• Rapid Feedback
    Getting quick feedback on the model will close the loop of understanding the model. The best process is to model a little, show the model for review and then model again. This insures accuracy of the model while increasing the developers own knowledge. [20]
  • Software is Your Primary Goal
    Models are a means to the end; the en is to build software for your customer. Documentation and modeling must directly support the goal of software development.
  • Travel Light
    Traveling light means that you have just enough documentation about the models that you are developing. If it's too little documentation the developing team might loose its way; too much and the developing team will have forgotten that the primary goal is not writing documentation but software and building the right models. 

Agile Modeling Best Practices:

There are several modeling-oriented best practices. The best practices for Agile Modeling methodology are outlined below: [15]

  1. Active Stakeholder Participation- Stakeholders should provide information in a timely manner, make decisions in a timely manner, and be as actively involved in the development process through the use of inclusive tools and techniques.
  2.  Architecture Envisioning- At the beginning of an agile project, the team will need to do some initial, high-level architectural modeling to identify a viable technical strategy for your solution.
  3. Iteration Modeling - At the beginning of each iteration, you will do a bit of modeling as part of your iteration planning activities.
  4. Just Barely Good Enough (JBGE) Artifacts-  A model or document needs to be sufficient for the situation at hand and no more.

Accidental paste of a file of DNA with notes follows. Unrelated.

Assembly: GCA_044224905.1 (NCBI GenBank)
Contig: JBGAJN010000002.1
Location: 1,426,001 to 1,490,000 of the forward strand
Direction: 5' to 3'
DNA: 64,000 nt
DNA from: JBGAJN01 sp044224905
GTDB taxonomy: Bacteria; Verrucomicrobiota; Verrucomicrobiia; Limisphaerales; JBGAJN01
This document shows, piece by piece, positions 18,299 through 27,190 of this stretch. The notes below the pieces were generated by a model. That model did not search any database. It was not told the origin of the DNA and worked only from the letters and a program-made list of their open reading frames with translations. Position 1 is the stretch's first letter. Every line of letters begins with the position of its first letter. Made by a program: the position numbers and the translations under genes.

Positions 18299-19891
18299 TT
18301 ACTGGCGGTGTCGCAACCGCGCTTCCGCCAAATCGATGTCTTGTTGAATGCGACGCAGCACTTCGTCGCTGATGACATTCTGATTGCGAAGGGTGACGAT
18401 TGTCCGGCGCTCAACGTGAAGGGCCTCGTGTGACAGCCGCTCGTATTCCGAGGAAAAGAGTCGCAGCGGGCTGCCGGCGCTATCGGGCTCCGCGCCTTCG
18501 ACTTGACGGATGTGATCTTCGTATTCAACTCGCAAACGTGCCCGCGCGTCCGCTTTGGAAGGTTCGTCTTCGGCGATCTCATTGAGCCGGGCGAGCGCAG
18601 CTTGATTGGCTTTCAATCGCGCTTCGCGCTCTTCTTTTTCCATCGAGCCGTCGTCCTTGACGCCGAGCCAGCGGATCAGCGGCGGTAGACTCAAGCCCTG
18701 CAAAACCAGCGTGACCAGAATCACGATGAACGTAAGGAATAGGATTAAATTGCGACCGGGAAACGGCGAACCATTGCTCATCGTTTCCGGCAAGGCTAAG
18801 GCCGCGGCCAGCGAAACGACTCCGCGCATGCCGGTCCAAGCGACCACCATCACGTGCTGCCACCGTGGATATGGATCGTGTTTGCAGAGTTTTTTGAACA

5. Lookahead Modeling - Sometimes required so as to reduce overall risk.
  6.  Model Storming - Throughout an iteration you will model storm on a Just in Time (JIT) basis for a few minutes to explore the details behind a requirement or to think through a design issue.
  7. Multiple Models- Each type of model has its strengths and weaknesses. An effective developer will need a range of models in their intellectual toolkit enabling them to apply the right model in the most appropriate manner for the situation at hand.
  8. Prioritized Requirements - Agile teams implement requirements in priority order, as defined by their stakeholders, so as to provide the greatest return on investment (ROI) possible.
  9. Requirements Envisioning - At the beginning of an agile project you will need to invest some time to identify the scope of the project and to create the initial prioritized stack of requirements.
  10. Test Driven Development(TDD) - Write a single test, either at the requirements or design level, and then just enough code to fulfill that test. TDD is a JIT (Just in Time) approach to detailed requirements specification and a confirmatory approach to testing.

Subpages (1): Best Practices Map